In Life of Pi, the title character repeatedly calls the usefulness of "reason" into question. How does Pi criticize "reason" throughout the novel?

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accessteacher | High School Teacher | (Level 3) Distinguished Educator

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Well done for noticing this. It seems that the whole novel presents the power of reason alone as being unsuitable and incapable of processing and dealing with the vicissitudes of life as experienced by Pi. One classic example of this comes in Chapter 37, when the ship sinks, and Pi struggles to make sense of what he sees around him:

Every single thing I value in life has been destroyed. And I am allowed no explanation? I am to suffer hell without any account from heaven? In that case, what is the purpose of reason, Richard Parker? Is it no more than to shine at practicalities--the getting of food, clothing and shelter? Why can't reason give greater answers? Why can we throw a question further than we can pull in an answer? Why such a vast net if there's so little fish to catch?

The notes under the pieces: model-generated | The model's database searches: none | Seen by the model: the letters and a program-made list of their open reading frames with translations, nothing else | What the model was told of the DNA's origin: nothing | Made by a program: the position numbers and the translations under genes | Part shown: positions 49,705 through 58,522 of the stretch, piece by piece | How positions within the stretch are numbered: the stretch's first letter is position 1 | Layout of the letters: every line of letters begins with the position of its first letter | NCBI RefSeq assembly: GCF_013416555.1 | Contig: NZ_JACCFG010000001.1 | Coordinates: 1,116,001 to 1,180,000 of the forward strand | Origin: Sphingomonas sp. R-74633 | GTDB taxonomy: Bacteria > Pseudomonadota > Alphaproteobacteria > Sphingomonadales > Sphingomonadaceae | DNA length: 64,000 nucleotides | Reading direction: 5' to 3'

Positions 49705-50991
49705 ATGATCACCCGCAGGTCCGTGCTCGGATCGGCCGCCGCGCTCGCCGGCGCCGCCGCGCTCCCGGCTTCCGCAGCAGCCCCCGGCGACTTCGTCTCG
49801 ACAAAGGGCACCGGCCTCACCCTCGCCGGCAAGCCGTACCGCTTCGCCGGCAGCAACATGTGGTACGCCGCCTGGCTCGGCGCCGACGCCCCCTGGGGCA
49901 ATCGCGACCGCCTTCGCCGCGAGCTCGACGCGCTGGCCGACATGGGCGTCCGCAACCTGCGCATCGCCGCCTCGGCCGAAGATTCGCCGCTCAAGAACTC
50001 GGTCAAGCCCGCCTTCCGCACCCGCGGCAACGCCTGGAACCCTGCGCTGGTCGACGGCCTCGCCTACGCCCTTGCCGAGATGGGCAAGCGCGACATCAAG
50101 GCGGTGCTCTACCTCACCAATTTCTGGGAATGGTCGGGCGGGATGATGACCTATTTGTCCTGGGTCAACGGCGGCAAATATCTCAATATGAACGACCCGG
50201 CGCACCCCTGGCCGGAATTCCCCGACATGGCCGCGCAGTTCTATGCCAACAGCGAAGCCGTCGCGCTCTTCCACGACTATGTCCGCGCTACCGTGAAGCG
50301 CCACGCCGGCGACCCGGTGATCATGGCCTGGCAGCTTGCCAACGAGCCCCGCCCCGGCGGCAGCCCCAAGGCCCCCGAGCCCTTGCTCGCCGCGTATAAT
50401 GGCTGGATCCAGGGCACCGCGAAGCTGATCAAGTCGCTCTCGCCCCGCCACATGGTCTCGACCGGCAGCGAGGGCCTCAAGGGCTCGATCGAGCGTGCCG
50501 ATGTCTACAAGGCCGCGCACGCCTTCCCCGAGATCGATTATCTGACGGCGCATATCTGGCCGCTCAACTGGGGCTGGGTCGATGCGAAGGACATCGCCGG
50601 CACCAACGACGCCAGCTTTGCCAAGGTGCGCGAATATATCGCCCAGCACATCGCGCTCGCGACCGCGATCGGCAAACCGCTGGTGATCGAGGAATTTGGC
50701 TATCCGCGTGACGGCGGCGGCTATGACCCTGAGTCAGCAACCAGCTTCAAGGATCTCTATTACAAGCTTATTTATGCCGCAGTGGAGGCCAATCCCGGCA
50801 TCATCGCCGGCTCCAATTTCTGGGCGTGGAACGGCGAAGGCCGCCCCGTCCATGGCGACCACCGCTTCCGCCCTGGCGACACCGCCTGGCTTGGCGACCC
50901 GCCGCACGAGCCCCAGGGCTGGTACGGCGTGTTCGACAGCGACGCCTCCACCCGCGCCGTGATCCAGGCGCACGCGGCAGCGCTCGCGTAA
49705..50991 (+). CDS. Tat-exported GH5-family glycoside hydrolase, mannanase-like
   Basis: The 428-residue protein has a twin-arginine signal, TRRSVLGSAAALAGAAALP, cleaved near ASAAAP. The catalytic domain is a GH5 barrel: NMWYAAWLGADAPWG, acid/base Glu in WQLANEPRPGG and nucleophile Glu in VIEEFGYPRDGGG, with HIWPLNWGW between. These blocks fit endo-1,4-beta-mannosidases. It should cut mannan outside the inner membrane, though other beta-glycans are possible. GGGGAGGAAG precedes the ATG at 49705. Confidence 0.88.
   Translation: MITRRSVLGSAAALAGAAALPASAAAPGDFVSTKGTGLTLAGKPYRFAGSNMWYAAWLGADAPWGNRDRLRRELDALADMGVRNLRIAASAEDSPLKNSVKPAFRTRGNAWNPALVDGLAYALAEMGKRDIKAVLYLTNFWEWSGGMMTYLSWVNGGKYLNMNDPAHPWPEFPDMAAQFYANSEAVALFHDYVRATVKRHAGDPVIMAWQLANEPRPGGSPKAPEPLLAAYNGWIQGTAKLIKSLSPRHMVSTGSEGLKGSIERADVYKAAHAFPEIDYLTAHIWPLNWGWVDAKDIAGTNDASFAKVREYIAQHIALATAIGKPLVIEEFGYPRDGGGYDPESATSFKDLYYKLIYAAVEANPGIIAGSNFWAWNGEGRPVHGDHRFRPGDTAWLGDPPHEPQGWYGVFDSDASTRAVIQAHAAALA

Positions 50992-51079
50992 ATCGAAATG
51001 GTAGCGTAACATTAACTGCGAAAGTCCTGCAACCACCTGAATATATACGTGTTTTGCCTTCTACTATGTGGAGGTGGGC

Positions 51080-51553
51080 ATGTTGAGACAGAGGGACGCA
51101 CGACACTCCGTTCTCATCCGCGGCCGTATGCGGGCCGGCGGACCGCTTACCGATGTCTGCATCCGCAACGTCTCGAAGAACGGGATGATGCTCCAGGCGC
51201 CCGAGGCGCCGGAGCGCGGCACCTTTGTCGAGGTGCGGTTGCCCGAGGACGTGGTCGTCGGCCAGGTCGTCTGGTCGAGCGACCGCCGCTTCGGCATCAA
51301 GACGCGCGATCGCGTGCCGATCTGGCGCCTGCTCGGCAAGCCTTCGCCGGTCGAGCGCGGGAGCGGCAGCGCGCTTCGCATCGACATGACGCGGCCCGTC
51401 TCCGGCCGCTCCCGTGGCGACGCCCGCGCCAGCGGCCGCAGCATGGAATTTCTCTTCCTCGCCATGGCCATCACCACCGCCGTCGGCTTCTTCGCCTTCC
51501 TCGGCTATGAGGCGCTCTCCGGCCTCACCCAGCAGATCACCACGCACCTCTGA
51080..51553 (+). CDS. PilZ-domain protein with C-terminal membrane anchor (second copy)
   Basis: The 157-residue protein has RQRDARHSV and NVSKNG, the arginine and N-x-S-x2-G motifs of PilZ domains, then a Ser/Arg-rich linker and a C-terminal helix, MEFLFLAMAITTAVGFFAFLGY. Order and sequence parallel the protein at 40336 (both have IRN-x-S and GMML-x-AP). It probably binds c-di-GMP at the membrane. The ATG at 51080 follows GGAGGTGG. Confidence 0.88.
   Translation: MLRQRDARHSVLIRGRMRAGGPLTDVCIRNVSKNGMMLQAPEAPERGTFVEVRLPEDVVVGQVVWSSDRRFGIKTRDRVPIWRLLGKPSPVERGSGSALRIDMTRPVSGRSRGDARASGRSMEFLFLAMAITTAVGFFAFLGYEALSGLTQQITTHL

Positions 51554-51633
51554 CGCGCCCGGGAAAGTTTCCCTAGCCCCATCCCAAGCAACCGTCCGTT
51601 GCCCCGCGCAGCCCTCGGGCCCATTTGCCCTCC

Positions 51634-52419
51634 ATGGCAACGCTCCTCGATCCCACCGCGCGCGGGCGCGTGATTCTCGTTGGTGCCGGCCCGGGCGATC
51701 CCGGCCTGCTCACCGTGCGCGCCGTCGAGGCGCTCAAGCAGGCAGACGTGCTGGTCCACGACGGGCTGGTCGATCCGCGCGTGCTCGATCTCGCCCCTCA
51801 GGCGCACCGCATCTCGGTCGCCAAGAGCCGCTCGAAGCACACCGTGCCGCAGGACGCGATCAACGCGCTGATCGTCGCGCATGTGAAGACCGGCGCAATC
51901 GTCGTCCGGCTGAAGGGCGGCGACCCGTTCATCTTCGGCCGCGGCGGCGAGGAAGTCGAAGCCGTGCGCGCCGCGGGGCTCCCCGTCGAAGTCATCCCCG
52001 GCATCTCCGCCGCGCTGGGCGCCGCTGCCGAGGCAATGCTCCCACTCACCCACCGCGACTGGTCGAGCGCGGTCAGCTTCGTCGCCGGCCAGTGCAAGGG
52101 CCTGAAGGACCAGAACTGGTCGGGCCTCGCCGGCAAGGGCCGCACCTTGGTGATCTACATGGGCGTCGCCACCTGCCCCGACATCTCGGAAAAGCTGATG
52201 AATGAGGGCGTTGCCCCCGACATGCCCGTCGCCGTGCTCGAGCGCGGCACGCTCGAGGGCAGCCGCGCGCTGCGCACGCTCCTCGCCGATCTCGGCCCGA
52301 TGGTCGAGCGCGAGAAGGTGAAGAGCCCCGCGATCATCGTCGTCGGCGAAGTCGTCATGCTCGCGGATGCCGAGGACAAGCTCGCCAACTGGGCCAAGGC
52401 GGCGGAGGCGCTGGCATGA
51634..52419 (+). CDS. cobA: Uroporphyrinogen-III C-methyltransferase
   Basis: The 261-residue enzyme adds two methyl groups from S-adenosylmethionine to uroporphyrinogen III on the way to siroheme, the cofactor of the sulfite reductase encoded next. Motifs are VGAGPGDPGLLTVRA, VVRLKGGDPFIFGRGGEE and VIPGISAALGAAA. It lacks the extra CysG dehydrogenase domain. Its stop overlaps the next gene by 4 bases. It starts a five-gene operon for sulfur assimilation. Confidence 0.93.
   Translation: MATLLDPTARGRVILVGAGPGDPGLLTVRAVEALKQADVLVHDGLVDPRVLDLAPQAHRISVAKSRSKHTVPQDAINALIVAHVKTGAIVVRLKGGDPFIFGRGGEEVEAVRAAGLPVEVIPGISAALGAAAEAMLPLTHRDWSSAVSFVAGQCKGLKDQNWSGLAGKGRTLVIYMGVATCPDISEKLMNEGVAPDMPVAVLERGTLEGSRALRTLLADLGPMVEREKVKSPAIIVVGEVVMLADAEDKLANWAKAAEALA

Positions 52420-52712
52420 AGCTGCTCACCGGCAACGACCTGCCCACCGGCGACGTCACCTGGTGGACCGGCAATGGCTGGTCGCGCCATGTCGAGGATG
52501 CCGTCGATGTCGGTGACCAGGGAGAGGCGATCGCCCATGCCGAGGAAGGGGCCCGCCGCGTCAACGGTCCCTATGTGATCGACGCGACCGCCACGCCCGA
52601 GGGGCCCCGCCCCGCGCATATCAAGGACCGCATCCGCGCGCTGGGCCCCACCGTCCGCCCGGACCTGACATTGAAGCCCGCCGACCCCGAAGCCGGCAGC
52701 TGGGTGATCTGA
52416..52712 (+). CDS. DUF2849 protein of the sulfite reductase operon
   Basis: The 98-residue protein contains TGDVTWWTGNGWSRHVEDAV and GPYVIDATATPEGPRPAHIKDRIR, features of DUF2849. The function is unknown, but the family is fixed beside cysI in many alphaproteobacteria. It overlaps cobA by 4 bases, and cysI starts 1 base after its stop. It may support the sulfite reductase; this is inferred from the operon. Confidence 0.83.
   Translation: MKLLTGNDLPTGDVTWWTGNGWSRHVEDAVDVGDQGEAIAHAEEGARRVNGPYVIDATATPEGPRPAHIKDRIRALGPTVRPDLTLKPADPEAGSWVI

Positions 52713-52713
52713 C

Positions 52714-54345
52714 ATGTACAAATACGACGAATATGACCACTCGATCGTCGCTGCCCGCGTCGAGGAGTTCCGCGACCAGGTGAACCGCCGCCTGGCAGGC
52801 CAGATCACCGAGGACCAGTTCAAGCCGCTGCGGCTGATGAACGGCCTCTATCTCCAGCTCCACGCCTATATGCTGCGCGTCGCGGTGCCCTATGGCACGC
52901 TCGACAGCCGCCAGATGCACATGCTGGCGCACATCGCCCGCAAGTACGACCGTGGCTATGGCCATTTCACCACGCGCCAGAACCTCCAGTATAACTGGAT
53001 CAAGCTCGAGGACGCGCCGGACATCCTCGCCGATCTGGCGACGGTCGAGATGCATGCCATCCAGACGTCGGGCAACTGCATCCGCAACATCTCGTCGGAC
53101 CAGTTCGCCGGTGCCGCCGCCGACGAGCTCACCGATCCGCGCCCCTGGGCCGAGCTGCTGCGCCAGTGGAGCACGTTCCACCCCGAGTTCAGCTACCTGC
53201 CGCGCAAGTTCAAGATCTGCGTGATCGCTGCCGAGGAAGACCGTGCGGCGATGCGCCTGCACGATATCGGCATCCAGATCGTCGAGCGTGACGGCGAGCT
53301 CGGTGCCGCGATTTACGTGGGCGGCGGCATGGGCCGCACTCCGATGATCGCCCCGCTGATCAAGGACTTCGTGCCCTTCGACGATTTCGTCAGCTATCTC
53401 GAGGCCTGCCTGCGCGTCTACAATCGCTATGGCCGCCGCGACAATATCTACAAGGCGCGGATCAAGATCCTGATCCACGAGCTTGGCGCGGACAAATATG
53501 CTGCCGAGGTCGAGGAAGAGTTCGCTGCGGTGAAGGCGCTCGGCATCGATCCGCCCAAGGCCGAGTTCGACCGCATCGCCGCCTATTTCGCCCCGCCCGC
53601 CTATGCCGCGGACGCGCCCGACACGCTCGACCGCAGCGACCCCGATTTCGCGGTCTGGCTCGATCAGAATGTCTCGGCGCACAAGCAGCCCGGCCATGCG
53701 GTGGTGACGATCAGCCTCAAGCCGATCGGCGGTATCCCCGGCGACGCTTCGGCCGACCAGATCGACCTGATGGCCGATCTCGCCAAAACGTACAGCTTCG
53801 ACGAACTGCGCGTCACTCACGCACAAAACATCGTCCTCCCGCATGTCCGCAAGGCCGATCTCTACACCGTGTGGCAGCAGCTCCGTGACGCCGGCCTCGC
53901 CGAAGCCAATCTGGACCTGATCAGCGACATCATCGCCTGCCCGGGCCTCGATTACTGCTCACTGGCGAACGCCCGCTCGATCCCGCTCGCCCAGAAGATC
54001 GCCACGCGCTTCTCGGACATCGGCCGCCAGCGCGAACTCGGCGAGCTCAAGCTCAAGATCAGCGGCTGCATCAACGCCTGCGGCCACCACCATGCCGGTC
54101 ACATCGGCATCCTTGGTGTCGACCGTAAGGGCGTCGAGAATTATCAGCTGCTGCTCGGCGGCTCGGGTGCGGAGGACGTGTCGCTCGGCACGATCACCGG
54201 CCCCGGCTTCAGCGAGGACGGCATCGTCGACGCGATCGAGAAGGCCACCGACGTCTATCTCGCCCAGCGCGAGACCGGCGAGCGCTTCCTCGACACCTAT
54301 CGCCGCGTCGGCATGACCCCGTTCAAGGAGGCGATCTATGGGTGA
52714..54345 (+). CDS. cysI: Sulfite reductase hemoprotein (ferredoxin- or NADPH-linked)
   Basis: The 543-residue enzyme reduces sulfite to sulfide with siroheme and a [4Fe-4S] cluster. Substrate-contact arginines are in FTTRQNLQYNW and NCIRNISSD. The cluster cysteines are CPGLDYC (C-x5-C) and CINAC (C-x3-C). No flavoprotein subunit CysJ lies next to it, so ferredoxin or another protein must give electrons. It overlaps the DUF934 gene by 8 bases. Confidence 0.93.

The entire novel seems to point towards the limitations of reason, as Pi adopts three different and supposedly mutually exclusive religions, and then finds that being stranded on a boat in the middle of the ocean is about so much more than mere survival, as his various encounters show. Perhaps the attack on reason is most eloquently captured in the two different stories of Pi and what happened to him, that he shares with the two Japanese characters. Reason alone seems to be lacking in our need to tell stories to make sense of our universe and our role in it. Reason alone, as the quote suggests, is unable to give "greater answers" and thus the imagination must fill in what is left blank by the forces of reason.

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